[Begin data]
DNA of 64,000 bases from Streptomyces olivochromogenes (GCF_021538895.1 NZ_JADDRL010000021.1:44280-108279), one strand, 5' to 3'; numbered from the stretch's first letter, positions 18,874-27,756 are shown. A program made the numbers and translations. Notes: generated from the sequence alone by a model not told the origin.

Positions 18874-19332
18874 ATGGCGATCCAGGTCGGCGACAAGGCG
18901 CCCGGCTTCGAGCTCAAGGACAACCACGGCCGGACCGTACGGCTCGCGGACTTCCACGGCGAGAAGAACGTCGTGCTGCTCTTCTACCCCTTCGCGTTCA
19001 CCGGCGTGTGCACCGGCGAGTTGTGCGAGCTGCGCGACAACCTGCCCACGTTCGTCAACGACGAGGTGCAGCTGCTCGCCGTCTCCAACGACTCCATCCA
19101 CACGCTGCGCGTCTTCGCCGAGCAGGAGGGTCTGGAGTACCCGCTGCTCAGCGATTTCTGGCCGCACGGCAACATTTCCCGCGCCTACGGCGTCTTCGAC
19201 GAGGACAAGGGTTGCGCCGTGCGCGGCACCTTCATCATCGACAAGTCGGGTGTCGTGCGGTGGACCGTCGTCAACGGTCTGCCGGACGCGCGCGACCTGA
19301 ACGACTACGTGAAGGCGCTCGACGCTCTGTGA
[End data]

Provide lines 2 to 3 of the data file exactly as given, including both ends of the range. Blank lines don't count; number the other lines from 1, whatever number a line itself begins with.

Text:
Positions 18874-19332
18874 ATGGCGATCCAGGTCGGCGACAAGGCG